JB:    I think you are a urologist so that’s a urologist’s perspective. Wenxin, what do you think, as a medical oncologist, of the role of reductive nephrectomy, also basing it on the new data which you’ve got? It’s retrospective, we’ve got other data for the IO/TKI combination, despite the fact of the CARMENA trial.

WX:   The takeaway in the immunotherapy era is that absolutely we have to be selective about which patients we take to nephrectomy. I think there is a role for nephrectomy still in highly selected patients. As you alluded to, years ago the CARMENA trial showed that in the Sutent era, whether you did a reductive nephrectomy up front did not improve outcomes for those patients for overall survival. Nonetheless, now with more data we’re learning that, at least in the retrospective literature, there do seem to be subpopulations of patients carefully selected who might benefit from tumour bulk reduction. We learned from the CLEAR update that patients who have these large, bulky primary tumours are unlikely to get a complete response from lenvatinib and pembrolizumab which is not surprising, given how much tumour is there. Perhaps some of those patients may benefit from a consolidative nephrectomy. We also have multiple ongoing prospective trials that are exploring this question. So trials, for example, like the PROBE trial being run through the cooperative groups, may end up giving us some prospective data in the immunotherapy era for the question that was previously asked by CARMENA.

JB:    I’ve been going a little bit back to the old question – we have four TKI/IO combinations and we have the ipi/nivo combination. We also saw data for triplets, not at this ASCO GU, from the COSMIC trial. And there’s the old question which regimen, which doublet, do we choose? We had three abstracts here at this ASCO GU comparing a matched indirect comparison of lenvatinib/pembrolizumab but also a network analysis comparing these four TKI/IO combinations with the ipi/nivo combination. Wenxin, for you, was there any new data from this, anything which said that this was favouring one or the other direction, or is it just more confirming of the efficacy results which we already had? I know it’s an indirect comparison but these abstracts tried by statistical methods to overcome this bias. So what do you think? What is your opinion based on these abstracts?

WX:   It’s a really challenging question. These trials, when we’re thinking about these immunotherapy doublets, they all had excellent outcomes overall. That’s really the key point. They all clearly show superiority for progression free survival and overall survival in the intention to treat population compared to sunitinib. It is important to do these post-hoc analyses but they must be taken with a grain of salt. What we see, though, is that this confirms the observation that IO/TKIs have very high upfront response rates, excellent tumour control rates. When you compare IO/TKIs against each other you have to be very, very careful because it’s not the same underlying trial population, despite the best statistical methods. Nonetheless, lenvatinib and pembrolizumab clearly continues to have a very high overall response rate and disease control rate. Not to be underestimated is cabozantinib and nivolumab and axi/pembro still, for their respective trials, show excellent outcomes. Ipi/nivo, it’s clear, has a lower upfront response rate and also has the longest overall survival follow-up and there’s something to be said about that.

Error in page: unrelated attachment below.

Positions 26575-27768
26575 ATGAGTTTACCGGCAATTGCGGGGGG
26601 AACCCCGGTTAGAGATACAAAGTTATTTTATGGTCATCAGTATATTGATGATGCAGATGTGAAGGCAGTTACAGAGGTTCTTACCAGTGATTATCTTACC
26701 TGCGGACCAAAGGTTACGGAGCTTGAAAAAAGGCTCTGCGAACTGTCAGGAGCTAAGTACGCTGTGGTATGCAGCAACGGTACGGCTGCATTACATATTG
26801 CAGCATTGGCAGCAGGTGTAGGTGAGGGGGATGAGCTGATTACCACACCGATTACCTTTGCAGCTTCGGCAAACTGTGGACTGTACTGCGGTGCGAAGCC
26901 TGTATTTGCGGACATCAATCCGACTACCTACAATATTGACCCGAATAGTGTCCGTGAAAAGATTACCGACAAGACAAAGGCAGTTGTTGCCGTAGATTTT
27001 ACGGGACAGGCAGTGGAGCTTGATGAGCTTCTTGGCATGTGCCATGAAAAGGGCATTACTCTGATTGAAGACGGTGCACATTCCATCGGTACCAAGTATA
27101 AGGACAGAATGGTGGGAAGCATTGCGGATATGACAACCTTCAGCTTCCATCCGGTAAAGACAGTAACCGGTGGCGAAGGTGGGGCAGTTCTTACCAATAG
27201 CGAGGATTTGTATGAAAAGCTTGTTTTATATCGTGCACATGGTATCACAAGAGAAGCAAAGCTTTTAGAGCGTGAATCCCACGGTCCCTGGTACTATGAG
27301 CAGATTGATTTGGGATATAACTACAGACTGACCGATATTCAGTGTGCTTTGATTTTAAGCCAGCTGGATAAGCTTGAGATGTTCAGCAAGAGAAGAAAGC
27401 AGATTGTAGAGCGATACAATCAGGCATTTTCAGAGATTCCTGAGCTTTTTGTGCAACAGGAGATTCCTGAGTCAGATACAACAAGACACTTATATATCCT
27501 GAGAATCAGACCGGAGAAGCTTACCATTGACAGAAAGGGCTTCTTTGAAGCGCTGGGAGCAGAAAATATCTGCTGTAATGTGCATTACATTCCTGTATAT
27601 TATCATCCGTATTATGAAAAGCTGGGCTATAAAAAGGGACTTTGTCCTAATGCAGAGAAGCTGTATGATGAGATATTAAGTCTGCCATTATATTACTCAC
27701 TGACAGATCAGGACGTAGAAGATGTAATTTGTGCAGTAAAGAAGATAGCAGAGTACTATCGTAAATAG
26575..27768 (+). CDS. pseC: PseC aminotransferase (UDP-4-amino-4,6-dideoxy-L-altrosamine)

JB:    We have the data from each trial as its own and we’ve also got an update from the CheckMate 9ER with a longer follow-up at this ASCO GU meeting. The data is what we expected, showing the benefit of cabo/nivo over sunitinib in terms of efficacy, PFS, response rate but also overall survival. But there was a small ‘but’ and still in the IMDC favourable risk group there is no overall survival benefit for the TKI/IO combination, what we also learned from ASCO last year and previous data releases from CLEAR but also from KEYNOTE-426. So what is in the favourable risk group, especially if we have a look at the CheckMate 214 data which presented the longest follow-up? They showed that with a longer follow-up that the immune-based combination seems to be more beneficial, also with an overall survival benefit. Maybe Tom I can ask you – what do you think about the CheckMate 214 data, the longer follow-up and with regard to the favourable risk group? Has that any impact on the TKI/IO combinations?

TP:    The reality is, with this eight-year follow-up data, the hazard ratio for ipi/nivo is less than 1.0 versus sunitinib and the VEGF TKI/Ios with their most recent hazard ratio were all above 1.0. Now, don’t get me wrong, they’re all the same as far as I’m concerned, they’re overlapping and it’s all the same number. But we haven’t clearly beaten sunitinib. I did a satellite symposium thing yesterday where people got really upset with me because I said sunitinib is actually a standard of care in good risk disease. It has not been beaten for overall survival and it’s clear that if you sequence immune checkpoint inhibition afterwards you’re going to rescue a lot of those patients. We had high responses, yes, you’ve got a higher PFS, but if you’re not translating to better overall survival it suggests to me that there's something going on that’s not quite right in that population. So we have to ask that question and ipi/nivo, I accept at the beginning of the journey the data looks inferior to sunitinib and that’s why it wasn’t approved. But now in our good risk population, with very few events, by the way, because the Kaplan-Meier curves are good risk, there may be a tail on that curve and it might be that up-front immunotherapy is actually really important in good risk patients. So I think it’s confusing; I think it’s wrong to say, ‘I know the best treatment for good risk disease,’ and I think that I would be happy to take almost any side in this debate as it currently stands. My position on that has changed. So if you go back to videos last year and the year before, my position has changed because the data has changed and therefore my position has changed too.